Health Information Week: Healthy Lifestyles
It’s Health Information Week, a multi-sector national campaign to raise awareness of the importance of high-quality health information to support healthy living and managing illness. Open Access advocates have long maintained that free access to academic literature has real societal benefits, and this is perhaps best evidenced by the way in which open access to medical and health literature can improve the lives of those trying to find out more about their own illnesses or of the ones they love.
In this post we are highlighting an article that compares vaporisers and e-cigarettes with tobacco. This paper received a lot of public attention on social networks and blogs, and it was also picked up by Public Health England in the Government’s 2018 report on e-cigarettes/vaping devices
“Optimal combinations of device settings, liquid formulation and vaping behaviour normally result in e-cigarette emissions with much less carcinogenic potency than tobacco smoke, notwithstanding there are circumstances in which the cancer risks of e-cigarette emissions can escalate, sometimes substantially” (Stephens, 2017)
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In the article, William Stephens compares the carcinogens found in vaporiser emissions and traditional cigarette smoke. The paper also considers ‘heat not burn’ devices for tobacco, and nicotine inhalers. The article discusses the difficulties of modelling vaporiser health risks due to the variety of technologies used in the devices and the fact that voltages can be inconsistent, but does however make a number of conclusions from the findings:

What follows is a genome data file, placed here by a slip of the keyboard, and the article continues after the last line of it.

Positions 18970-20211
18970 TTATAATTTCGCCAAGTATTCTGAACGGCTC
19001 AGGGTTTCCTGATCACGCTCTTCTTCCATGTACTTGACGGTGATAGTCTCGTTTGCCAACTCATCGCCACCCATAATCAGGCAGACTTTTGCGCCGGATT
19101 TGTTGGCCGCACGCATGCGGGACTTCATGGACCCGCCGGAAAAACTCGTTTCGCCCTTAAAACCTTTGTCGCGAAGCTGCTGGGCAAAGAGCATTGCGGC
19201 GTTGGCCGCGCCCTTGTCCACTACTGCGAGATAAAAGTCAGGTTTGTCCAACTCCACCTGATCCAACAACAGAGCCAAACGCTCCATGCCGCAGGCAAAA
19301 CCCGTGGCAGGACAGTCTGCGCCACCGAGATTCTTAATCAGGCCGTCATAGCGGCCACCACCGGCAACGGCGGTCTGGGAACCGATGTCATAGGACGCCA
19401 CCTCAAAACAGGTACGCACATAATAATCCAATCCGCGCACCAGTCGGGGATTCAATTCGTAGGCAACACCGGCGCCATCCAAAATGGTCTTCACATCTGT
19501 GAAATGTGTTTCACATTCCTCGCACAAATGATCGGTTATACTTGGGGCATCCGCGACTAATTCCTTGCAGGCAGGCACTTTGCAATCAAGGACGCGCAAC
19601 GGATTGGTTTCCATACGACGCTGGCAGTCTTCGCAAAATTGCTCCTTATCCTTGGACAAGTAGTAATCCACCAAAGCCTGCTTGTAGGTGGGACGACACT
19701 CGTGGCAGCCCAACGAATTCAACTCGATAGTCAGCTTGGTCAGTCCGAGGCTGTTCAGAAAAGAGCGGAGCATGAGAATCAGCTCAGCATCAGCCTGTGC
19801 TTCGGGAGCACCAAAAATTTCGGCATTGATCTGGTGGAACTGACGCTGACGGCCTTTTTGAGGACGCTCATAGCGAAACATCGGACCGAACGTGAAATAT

“[S]ome EC [e-cigarette] emissions tended towards much higher cancer potencies and risks, a few possibly approaching those of tobacco smoke.[…] It is likely that third-fourth-generation EC devices with adjustable coil power are implicated in these higher risks.” (Stephens, 2017)
The report also suggests that a greater understanding of the likely cause of these variable carcinogenic emissions needs to be attained in order to inform future designs of e-cigarettes. The report also states that more research is needed into the effects of second-hand vaporiser inhalation, to inform decisions about whether to ban vaporisers in enclosed public spaces for instance.
The full article can be read on the St Andrews Research Repository – http://hdl.handle.net/10023/11421
It can also be read for free from the publisher – https://doi.org/10.1136/tobaccocontrol-2017-053808